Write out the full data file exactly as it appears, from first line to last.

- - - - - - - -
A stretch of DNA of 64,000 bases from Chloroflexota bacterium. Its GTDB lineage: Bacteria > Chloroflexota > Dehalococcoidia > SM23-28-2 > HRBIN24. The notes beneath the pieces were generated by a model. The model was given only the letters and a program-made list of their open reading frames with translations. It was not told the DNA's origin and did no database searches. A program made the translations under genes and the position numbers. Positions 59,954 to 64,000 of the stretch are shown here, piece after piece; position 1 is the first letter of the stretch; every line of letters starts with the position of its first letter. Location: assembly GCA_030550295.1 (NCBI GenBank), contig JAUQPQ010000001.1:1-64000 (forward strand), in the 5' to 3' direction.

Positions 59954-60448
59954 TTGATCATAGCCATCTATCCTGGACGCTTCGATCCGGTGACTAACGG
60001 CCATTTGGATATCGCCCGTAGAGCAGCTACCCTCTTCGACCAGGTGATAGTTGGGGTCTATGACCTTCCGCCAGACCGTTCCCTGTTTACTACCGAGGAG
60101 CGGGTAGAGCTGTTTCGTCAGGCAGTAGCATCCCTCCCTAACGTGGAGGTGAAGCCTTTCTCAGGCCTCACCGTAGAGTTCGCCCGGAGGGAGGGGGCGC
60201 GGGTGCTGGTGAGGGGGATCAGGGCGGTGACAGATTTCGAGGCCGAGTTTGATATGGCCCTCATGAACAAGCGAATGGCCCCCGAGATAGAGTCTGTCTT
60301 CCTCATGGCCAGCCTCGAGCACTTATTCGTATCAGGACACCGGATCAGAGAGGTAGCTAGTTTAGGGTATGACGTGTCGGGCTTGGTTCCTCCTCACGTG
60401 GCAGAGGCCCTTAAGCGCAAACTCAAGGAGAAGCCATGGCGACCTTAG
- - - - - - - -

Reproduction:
A stretch of DNA of 64,000 bases from Chloroflexota bacterium. Its GTDB lineage: Bacteria > Chloroflexota > Dehalococcoidia > SM23-28-2 > HRBIN24. The notes beneath the pieces were generated by a model. The model was given only the letters and a program-made list of their open reading frames with translations. It was not told the DNA's origin and did no database searches. A program made the translations under genes and the position numbers. Positions 59,954 to 64,000 of the stretch are shown here, piece after piece; position 1 is the first letter of the stretch; every line of letters starts with the position of its first letter. Location: assembly GCA_030550295.1 (NCBI GenBank), contig JAUQPQ010000001.1:1-64000 (forward strand), in the 5' to 3' direction.

Positions 59954-60448
59954 TTGATCATAGCCATCTATCCTGGACGCTTCGATCCGGTGACTAACGG
60001 CCATTTGGATATCGCCCGTAGAGCAGCTACCCTCTTCGACCAGGTGATAGTTGGGGTCTATGACCTTCCGCCAGACCGTTCCCTGTTTACTACCGAGGAG
60101 CGGGTAGAGCTGTTTCGTCAGGCAGTAGCATCCCTCCCTAACGTGGAGGTGAAGCCTTTCTCAGGCCTCACCGTAGAGTTCGCCCGGAGGGAGGGGGCGC
60201 GGGTGCTGGTGAGGGGGATCAGGGCGGTGACAGATTTCGAGGCCGAGTTTGATATGGCCCTCATGAACAAGCGAATGGCCCCCGAGATAGAGTCTGTCTT
60301 CCTCATGGCCAGCCTCGAGCACTTATTCGTATCAGGACACCGGATCAGAGAGGTAGCTAGTTTAGGGTATGACGTGTCGGGCTTGGTTCCTCCTCACGTG
60401 GCAGAGGCCCTTAAGCGCAAACTCAAGGAGAAGCCATGGCGACCTTAG